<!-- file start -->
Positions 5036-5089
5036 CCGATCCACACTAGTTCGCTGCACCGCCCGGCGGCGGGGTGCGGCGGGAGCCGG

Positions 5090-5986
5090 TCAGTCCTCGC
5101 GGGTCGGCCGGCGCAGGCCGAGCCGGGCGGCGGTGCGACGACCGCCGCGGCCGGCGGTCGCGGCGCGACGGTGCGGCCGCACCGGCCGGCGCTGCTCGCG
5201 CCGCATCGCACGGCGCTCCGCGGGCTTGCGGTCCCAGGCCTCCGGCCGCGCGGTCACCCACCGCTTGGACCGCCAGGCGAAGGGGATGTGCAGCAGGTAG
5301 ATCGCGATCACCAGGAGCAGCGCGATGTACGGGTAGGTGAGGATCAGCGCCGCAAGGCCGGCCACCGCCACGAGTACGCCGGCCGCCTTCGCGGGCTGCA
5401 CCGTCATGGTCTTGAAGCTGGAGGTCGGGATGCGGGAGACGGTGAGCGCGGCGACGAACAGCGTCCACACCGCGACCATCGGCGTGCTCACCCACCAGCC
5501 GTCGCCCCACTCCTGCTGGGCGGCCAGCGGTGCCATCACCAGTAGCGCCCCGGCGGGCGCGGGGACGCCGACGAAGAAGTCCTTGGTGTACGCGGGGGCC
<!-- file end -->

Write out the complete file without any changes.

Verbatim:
Positions 5036-5089
5036 CCGATCCACACTAGTTCGCTGCACCGCCCGGCGGCGGGGTGCGGCGGGAGCCGG

Positions 5090-5986
5090 TCAGTCCTCGC
5101 GGGTCGGCCGGCGCAGGCCGAGCCGGGCGGCGGTGCGACGACCGCCGCGGCCGGCGGTCGCGGCGCGACGGTGCGGCCGCACCGGCCGGCGCTGCTCGCG
5201 CCGCATCGCACGGCGCTCCGCGGGCTTGCGGTCCCAGGCCTCCGGCCGCGCGGTCACCCACCGCTTGGACCGCCAGGCGAAGGGGATGTGCAGCAGGTAG
5301 ATCGCGATCACCAGGAGCAGCGCGATGTACGGGTAGGTGAGGATCAGCGCCGCAAGGCCGGCCACCGCCACGAGTACGCCGGCCGCCTTCGCGGGCTGCA
5401 CCGTCATGGTCTTGAAGCTGGAGGTCGGGATGCGGGAGACGGTGAGCGCGGCGACGAACAGCGTCCACACCGCGACCATCGGCGTGCTCACCCACCAGCC
5501 GTCGCCCCACTCCTGCTGGGCGGCCAGCGGTGCCATCACCAGTAGCGCCCCGGCGGGCGCGGGGACGCCGACGAAGAAGTCCTTGGTGTACGCGGGGGCC